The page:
Article published Friday, November 26, 2010, at Fox News.

Playing Chicken With China

By John R. Lott, Jr.

The Federal Reserve has already injected hundreds of billions of new dollars into the economy since the recession started. Normally, when the government prints up more money, dollars are worth less and that is what we call inflation. But inflation has been surprisingly low.

One measure of the money supply, M1, which includes currency as well as checking accounts, soared by 26 percent between August 2008 and September this year. The amount of currency more than doubled. But prices barely changed.

As Fed Chairman Ben Bernanke goes forward with plans to print up another $880 billion, someone has to ask why the past increases didn't produce the inflation that everyone thought they would.

So where did all that new money go? Many blame businesses for hoarding cash. Obama recently said: “corporate profits are doing just fine. [But] they're holding onto a whole bunch of cash -- they're kind of sitting on it.”

But that isn’t happening. Companies don't just keep huge piles of cash lying around. Even if they aren't spending the money, they are putting it in the bank or they buy bonds. In either case the money is recirculated to others, not hoarded. Companies are indeed wary of starting projects and with all the uncertainty they face. And who can blame them? Yet, they are not the ones making the money disappear.

It turns out that the culprit is not so close to home. China is trying to keep the U.S. dollar more valuable than the Chinese currency, the Yuan. That sounds counter-intuitive, but a more valuable dollar means that it is relatively cheap for Americans to buy Chinese products – and that helps Chinese manufacturers’ sales.

The problem for the Chinese government is that when we print more dollars, the opposite happens. So if the Chinese want to keep the dollar relatively expensive, what can they do? They buy up the newly printed dollars that are causing the dollar to depreciate.

While the M1 money supply has soared by $364 billion since August 2008 and the new currency we have printed up grew by over a trillion dollars, China alone has accumulated almost $500 billion in U.S. currency reserves, about $200 billion after netting out changes in China’s U.S. Treasury bond holdings. The exact increase in China's dollar reserves isn't precisely known by anyone outside of the Bank of China, but it is probably pretty close to the exact total. Other countries have also increased their reserve holdings of dollars.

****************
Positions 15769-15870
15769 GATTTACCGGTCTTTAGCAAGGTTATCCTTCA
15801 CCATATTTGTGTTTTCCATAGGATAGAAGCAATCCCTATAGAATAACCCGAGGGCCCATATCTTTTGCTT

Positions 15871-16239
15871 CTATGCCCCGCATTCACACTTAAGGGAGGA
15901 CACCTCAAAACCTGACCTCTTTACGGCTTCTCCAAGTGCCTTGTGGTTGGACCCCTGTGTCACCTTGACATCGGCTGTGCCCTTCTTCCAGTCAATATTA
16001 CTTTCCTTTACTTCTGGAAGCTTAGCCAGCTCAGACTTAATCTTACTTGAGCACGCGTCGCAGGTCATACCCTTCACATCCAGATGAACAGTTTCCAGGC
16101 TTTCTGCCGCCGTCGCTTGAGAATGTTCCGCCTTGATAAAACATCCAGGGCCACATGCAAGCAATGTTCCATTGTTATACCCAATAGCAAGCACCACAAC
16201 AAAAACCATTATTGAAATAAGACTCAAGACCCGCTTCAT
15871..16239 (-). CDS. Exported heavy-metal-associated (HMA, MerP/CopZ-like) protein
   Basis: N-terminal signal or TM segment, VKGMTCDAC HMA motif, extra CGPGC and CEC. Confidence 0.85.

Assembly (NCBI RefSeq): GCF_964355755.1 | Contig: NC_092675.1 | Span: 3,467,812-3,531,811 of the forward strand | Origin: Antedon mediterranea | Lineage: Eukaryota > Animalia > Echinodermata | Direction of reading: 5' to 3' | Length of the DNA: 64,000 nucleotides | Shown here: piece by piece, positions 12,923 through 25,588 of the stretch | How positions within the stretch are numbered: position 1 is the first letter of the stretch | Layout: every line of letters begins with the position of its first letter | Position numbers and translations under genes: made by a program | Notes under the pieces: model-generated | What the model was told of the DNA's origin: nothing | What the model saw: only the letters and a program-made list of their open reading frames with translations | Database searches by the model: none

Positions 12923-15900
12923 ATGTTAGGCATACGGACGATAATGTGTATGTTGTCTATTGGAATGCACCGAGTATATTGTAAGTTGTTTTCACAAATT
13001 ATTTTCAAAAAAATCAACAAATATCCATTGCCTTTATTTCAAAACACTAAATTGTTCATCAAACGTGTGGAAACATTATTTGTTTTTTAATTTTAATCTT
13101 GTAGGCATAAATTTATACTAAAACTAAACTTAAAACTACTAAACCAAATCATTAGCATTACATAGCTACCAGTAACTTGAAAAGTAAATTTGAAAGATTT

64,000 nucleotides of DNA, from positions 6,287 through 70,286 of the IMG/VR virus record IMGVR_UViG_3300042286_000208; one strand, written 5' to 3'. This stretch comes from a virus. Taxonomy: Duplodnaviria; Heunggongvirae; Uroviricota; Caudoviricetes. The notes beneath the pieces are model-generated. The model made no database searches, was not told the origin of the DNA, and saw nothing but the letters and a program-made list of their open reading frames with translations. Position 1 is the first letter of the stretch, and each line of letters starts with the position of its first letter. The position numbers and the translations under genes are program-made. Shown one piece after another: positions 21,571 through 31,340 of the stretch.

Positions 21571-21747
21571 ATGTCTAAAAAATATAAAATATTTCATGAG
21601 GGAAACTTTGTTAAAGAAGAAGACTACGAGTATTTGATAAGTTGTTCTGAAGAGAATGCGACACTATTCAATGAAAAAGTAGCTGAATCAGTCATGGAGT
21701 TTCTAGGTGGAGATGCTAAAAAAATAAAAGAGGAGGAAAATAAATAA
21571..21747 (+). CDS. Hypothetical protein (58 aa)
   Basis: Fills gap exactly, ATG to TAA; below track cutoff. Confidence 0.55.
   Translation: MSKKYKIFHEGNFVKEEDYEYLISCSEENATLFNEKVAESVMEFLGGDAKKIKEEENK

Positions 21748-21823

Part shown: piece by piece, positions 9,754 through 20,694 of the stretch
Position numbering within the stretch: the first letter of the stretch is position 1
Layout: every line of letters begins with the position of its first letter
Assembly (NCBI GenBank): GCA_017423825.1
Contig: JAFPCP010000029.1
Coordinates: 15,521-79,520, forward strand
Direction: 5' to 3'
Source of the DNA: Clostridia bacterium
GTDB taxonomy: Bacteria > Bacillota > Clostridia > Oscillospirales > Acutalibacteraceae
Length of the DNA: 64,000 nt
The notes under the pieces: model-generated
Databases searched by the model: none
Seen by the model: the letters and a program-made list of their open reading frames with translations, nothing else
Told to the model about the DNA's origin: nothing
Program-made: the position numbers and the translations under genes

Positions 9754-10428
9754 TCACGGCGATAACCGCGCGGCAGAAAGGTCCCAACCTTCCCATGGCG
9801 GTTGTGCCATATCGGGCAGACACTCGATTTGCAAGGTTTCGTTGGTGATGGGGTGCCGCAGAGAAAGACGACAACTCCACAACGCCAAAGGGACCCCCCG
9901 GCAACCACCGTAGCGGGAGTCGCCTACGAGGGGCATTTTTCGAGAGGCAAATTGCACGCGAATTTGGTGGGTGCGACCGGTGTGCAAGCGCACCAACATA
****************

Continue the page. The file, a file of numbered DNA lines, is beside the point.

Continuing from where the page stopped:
The problem is that holding on to all this cash is really very costly for the Chinese. They can't turn around and spend the dollars, or all the additional dollars in circulation will again lower the value of the dollar -- defeating the very reason that the Chinese accumulated the dollars to begin with.

Yet, keeping a lot of cash around that doesn't even earn interest means that the Chinese are giving up a lot of money just to keep the price of their products relatively cheap. They don't even spend it on buying American goods. The more money that Federal Reserve puts into circulation, the more money that the Chinese have to buy up.

In a speech last week, Ben Bernanke, the chairman of the Federal Reserve, pointed to this huge increase in reserves by the Chinese. "Foreign exchange reserves by selected major emerging market economies . . . have risen sharply since the crisis and now surpass $5 trillion--about six times their level a decade ago," he said at a central bank conference in Frankfurt Germany. "China holds about half of the total reserves of these selected economies, slightly more than $2.6 trillion."

It may seem like a pretty good deal for Americans. We give the Chinese pieces of paper (or their equivalent) and they give us goods. But no one, not even the Chinese, are going to be willing to do this forever. It would be great for us if they would let this go on, but at some point just piling up dollars and giving us products is going to be too costly for them. And when they dump all those dollars, the real problem starts. All that pent up inflation is going to be released.

Indeed, the process may be starting. Just this last Wednesday, the Chinese and Russians announced that they would quit using the dollar for trade between their two countries.

The U.S. is playing a high stakes game of chicken. Will the Chinese want to hoard more dollars as the U.S. government prints up nearly a trillion more dollars? Money that will just sit around and not even earn interest? The irony is that despite the Federal Reserve and the Obama administration attacking the Chinese propping up the value of the dollar, we must hope that they continue doing just that. If the Chinese start dumping dollars, not only will the $880 billion come back, but so might all the other money that the Chinese have been absorbing over the years.

John R. Lott Jr. is a contributor. He is an economist and the author of "More Guns, Less Crime (University of Chicago Press, 2010), the third edition of which was published in May.".

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